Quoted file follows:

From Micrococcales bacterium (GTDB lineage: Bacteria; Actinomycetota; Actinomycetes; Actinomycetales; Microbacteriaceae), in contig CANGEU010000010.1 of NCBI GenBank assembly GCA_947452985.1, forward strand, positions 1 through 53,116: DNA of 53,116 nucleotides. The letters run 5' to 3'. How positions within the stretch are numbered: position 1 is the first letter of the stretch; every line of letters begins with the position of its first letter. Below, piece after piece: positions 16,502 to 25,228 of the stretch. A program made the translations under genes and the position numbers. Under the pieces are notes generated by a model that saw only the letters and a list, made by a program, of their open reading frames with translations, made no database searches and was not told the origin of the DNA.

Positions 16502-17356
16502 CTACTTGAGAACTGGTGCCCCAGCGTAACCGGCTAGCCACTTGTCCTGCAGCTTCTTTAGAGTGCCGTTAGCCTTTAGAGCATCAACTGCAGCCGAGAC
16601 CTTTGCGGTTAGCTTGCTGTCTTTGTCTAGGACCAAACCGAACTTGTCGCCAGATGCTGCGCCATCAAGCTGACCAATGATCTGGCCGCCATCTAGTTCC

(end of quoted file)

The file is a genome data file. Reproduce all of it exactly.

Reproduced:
From Micrococcales bacterium (GTDB lineage: Bacteria; Actinomycetota; Actinomycetes; Actinomycetales; Microbacteriaceae), in contig CANGEU010000010.1 of NCBI GenBank assembly GCA_947452985.1, forward strand, positions 1 through 53,116: DNA of 53,116 nucleotides. The letters run 5' to 3'. How positions within the stretch are numbered: position 1 is the first letter of the stretch; every line of letters begins with the position of its first letter. Below, piece after piece: positions 16,502 to 25,228 of the stretch. A program made the translations under genes and the position numbers. Under the pieces are notes generated by a model that saw only the letters and a list, made by a program, of their open reading frames with translations, made no database searches and was not told the origin of the DNA.

Positions 16502-17356
16502 CTACTTGAGAACTGGTGCCCCAGCGTAACCGGCTAGCCACTTGTCCTGCAGCTTCTTTAGAGTGCCGTTAGCCTTTAGAGCATCAACTGCAGCCGAGAC
16601 CTTTGCGGTTAGCTTGCTGTCTTTGTCTAGGACCAAACCGAACTTGTCGCCAGATGCTGCGCCATCAAGCTGACCAATGATCTGGCCGCCATCTAGTTCC